# Question Video: Understanding Variable Dependence in the Orbital Speed Equation Physics • 9th Grade

A satellite follows a circular orbit around Earth at a radial distance 𝑅 and with an orbital speed 𝑣. If the satellite were moved closer to Earth, so that it followed a circular orbit with the radius of 𝑅/9, at what speed, in terms of 𝑣, would it have to move in order to maintain its orbit?

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### Video Transcript

A satellite follows a circular orbit around Earth at a radial distance 𝑅 and with an orbital speed 𝑣. If the satellite were moved closer to Earth so that it followed a circular orbit with the radius of 𝑅 divided by nine, at what speed, in terms of 𝑣, would it have to move in order to maintain its orbit?

In this question, we’re going to consider two different setups for this system, the satellite orbiting Earth. In the first setup, the satellite has an orbital radius of 𝑅 and an orbital speed 𝑣. Then, in the second setup, we’re imagining that the satellite is moved much closer to Earth to a radial distance one-ninth of 𝑅. And it’s our job to figure out what speed it needs to stay in circular orbit.

Let’s begin by recalling a formula involving orbital radius and speed in a special case of circular orbit like we have here. It’s the orbital speed formula 𝑣 equals the square root of 𝐺𝑀 divided by 𝑟, where 𝑣 is orbital speed. 𝐺 is the universal gravitational constant. 𝑀 is the mass of the large body being orbited, which is Earth in this case. And 𝑟 is orbital radius.

Notice that we haven’t been given any numeric values for orbital speed or orbital radius. However, we can still use this formula to learn how 𝑣 responds to a change in 𝑟. Another thing to note is that while 𝐺 and 𝑀 represent real constant quantities, we won’t need to know or use their exact values either. Since we won’t be calculating a numeric answer, it’s not necessary to write out their entire values. And it’ll be simpler to just leave them written as 𝐺 and 𝑀.

Now, let’s get organized and write out what we know, beginning with the first orbit and using the subscript one to refer to this initial setup. We know the initial orbital radius 𝑟 one equals 𝑅 and the initial orbital speed 𝑣 one equals 𝑣. And since we also know that the satellite is in circular orbit here, we know that these values must satisfy this formula. In other words, if we substitute these values into the orbital speed formula, we know that the resulting relationship must be true. Therefore, we know that the initial orbital speed 𝑣 equals the square root of 𝐺𝑀 divided by the initial orbital radius 𝑅.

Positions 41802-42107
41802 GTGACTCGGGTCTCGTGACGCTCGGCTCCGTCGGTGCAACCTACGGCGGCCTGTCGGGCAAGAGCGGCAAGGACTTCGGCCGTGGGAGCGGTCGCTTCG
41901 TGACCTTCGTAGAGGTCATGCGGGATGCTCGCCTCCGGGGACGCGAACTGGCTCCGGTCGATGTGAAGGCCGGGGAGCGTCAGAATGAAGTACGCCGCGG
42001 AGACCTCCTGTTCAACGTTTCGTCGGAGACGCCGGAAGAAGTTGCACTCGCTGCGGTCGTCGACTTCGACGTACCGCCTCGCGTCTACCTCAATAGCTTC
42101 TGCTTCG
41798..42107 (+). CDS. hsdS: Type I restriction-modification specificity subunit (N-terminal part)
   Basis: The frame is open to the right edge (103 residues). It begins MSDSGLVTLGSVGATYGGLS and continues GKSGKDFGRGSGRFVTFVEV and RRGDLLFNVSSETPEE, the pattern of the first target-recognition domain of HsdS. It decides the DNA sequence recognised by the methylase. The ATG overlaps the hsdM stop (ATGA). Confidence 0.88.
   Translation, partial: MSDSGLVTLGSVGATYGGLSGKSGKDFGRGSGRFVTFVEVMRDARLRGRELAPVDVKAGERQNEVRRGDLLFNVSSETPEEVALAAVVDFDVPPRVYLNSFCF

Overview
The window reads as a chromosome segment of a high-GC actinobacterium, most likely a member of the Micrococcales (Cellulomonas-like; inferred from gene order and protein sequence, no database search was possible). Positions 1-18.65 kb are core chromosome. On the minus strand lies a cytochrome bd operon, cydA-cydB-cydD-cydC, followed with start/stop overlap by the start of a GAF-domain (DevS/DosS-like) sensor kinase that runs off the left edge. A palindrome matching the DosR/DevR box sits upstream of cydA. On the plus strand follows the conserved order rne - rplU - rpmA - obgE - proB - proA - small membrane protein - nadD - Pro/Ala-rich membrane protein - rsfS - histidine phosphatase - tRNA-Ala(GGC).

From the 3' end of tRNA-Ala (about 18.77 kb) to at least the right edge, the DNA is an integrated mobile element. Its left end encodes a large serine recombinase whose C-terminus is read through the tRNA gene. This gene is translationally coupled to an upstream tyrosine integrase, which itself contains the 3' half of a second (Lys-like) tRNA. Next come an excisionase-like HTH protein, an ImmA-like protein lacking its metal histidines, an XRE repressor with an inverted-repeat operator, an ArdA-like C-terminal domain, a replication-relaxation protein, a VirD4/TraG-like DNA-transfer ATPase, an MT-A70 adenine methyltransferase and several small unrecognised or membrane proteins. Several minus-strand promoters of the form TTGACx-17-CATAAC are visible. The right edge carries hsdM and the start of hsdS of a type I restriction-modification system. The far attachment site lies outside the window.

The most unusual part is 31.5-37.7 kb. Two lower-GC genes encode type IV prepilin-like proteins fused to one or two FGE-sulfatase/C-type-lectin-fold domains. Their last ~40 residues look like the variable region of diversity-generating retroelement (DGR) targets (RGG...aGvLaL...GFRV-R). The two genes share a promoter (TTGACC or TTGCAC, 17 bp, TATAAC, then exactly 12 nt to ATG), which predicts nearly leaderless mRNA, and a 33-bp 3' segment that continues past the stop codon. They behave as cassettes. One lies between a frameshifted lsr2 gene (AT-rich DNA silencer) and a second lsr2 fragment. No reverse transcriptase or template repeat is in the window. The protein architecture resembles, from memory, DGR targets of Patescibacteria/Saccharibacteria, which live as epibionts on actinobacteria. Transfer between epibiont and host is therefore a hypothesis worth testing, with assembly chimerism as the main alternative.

Now let’s move on to the proposed new orbit, which we’ll indicate using the subscript two. We know that the new orbital radius 𝑟 two equals 𝑅 divided by nine. And we wanna find the new orbital speed 𝑣 two that meets the conditions of circular orbit and therefore satisfies this formula. So let’s substitute these values in and see what happens. We still don’t know the satellite’s final speed, so we’ll leave it written as 𝑣 two, which equals the square root of 𝐺𝑀 divided by 𝑅 over nine.

We can simplify the math, first by writing it as the square root of nine 𝐺𝑀 divided by 𝑅. And then we can take the square root of nine to move it out from under the radical. So now we know the final speed 𝑣 two equals three times the square root of 𝐺𝑀 divided by 𝑅, the initial radius. And remember, we’ve already established that the square root of 𝐺𝑀 divided by 𝑅 equals 𝑣, the satellite’s initial orbital speed.

So let’s make this substitution and write the result up here. The satellite’s final speed 𝑣 two equals three times 𝑣, the satellite’s initial speed. And so we have our answer. In terms of 𝑣, we found that for the satellite to maintain circular orbit at radius 𝑅 over nine, it must move at orbital speed three 𝑣.